Grief never dies.

Daddy died May 14, 1960. He was 46; I was 16. He had been scheduled for open heart surgery the following week, to replace a heart valve damaged by the rheumatic fever that daddy contracted during WWII. He’d had several heart attacks and was looking forward to regaining his health. But he had another heart attack in the middle of the night and this time, he died.

It was the night of my 11th grade Junior Prom, which I had reluctantly attended with some boy I didn’t really know, and whose name I can’t recall to this day. I had spent that evening sad, not knowing why, just sad. I’m sure my date had a miserable time.

I never recovered. I began dating guys mother didn’t approve of, marrying Paul when I was 18, basically to get away from my unhappy mother. He was loving, he was kind, he would give anyone a helping hand or give them the shirt off his back – when he was sober. Unfortunately he was an alcoholic.

Mother died June 22, 1970. She had never recovered from Daddy’s death. She had become a full-fledged alcoholic, in and out of rehab, wrecking her car, hurting herself, attempting suicide several times over the next nine years. She shot herself in the head on June 28, 1969. It was my daughter’s 4th birthday. Her concerned pastor and other church friends sat in her living room, unaware of her plans as she walked out into the back yard and fired the shot.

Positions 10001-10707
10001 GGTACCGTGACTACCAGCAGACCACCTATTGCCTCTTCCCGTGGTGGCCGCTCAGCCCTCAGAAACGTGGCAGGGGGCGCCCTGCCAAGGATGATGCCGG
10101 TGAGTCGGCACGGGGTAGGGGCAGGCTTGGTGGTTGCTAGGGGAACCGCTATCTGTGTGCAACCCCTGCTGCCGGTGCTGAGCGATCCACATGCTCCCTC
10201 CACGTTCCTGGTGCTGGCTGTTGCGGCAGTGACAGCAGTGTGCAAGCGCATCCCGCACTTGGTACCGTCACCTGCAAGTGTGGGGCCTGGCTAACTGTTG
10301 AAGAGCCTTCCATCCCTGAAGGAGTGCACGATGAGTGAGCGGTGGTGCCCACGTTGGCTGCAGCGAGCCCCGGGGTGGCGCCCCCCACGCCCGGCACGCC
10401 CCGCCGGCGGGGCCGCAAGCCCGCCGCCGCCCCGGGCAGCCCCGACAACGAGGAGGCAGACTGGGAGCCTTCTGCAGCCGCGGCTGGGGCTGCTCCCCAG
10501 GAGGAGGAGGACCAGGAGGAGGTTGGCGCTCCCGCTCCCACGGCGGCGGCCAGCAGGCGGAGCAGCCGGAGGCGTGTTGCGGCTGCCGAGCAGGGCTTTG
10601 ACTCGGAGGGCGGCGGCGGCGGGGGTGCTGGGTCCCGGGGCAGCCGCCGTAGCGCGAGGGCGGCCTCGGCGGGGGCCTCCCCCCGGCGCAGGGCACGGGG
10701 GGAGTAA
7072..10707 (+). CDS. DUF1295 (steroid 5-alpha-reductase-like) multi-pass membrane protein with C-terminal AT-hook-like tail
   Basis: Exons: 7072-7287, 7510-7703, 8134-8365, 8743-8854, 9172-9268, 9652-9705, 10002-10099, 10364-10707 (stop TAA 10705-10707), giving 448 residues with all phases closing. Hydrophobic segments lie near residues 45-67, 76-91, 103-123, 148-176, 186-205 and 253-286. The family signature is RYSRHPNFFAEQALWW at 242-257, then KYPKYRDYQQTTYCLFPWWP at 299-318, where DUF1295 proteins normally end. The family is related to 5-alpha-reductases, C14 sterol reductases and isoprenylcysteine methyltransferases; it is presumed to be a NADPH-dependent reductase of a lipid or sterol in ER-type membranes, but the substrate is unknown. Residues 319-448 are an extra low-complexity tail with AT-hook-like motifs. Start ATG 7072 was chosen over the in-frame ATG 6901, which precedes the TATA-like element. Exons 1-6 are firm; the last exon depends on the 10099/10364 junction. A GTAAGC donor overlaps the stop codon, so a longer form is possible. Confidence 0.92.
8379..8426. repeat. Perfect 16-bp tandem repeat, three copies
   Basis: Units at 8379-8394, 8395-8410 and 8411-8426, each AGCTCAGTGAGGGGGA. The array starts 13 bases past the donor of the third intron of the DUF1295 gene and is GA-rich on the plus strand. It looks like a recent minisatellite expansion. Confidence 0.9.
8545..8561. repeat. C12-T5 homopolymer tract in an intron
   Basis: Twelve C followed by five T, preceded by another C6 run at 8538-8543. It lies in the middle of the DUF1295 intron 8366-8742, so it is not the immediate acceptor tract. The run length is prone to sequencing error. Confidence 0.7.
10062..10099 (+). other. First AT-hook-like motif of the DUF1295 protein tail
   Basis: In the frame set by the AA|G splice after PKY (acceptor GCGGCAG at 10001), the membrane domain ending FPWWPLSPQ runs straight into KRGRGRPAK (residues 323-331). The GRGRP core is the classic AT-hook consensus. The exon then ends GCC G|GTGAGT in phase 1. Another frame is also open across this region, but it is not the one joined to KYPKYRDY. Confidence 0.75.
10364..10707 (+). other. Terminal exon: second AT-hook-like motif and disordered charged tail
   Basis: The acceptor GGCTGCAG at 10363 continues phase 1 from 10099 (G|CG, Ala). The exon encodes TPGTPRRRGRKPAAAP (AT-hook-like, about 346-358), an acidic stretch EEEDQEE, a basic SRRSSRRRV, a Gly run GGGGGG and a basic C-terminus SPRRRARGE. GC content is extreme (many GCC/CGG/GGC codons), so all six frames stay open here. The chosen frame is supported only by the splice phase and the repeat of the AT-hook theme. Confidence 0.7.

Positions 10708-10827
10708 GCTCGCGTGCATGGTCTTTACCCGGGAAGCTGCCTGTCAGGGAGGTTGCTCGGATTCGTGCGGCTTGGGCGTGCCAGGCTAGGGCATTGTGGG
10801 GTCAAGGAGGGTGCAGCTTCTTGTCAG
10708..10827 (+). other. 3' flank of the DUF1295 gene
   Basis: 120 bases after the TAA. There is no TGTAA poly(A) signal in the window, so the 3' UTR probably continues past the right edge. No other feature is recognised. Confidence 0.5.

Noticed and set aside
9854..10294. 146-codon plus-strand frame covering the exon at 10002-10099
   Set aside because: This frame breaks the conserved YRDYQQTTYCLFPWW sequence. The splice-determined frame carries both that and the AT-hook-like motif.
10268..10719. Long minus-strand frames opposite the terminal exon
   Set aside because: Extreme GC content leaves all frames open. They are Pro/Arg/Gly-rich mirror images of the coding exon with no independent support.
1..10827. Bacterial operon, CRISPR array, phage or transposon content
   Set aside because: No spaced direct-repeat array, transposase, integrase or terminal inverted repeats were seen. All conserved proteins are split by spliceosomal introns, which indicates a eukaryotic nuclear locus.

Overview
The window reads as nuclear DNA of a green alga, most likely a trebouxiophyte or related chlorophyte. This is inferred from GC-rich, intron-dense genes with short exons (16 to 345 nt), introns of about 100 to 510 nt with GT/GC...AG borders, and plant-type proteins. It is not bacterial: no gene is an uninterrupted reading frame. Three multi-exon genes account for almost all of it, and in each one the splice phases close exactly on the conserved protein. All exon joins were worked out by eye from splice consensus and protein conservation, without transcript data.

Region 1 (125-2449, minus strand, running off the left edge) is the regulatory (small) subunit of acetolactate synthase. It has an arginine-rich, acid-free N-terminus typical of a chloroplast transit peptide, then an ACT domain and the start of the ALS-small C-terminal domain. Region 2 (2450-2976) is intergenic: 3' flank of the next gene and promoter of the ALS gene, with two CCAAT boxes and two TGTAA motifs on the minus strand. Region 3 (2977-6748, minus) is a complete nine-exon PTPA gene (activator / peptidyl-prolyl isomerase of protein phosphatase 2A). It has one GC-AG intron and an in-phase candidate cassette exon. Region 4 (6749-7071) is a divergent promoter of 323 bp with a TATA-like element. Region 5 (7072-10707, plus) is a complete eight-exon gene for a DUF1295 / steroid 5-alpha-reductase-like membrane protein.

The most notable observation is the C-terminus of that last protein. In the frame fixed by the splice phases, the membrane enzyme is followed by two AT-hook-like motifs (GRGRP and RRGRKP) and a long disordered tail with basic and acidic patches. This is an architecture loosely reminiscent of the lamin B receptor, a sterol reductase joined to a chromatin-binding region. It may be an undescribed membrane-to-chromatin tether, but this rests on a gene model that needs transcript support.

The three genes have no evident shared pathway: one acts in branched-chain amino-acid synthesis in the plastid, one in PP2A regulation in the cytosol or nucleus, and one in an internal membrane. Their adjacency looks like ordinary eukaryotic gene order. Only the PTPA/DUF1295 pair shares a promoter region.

She lived in a nursing home for nearly a year, eventually dying of pneumonia. Her beautiful hazel eyes were open but she was non-responsive, non-moving, although a friend told me years later that she went often to visit and was sure mother heard her as she read the Bible to her and prayed. She was sure mother responded to her questions with eye blinks. I seldom went to see her, never talked to her, thinking that she herself simply wasn’t there, lying so still on that hospital bed.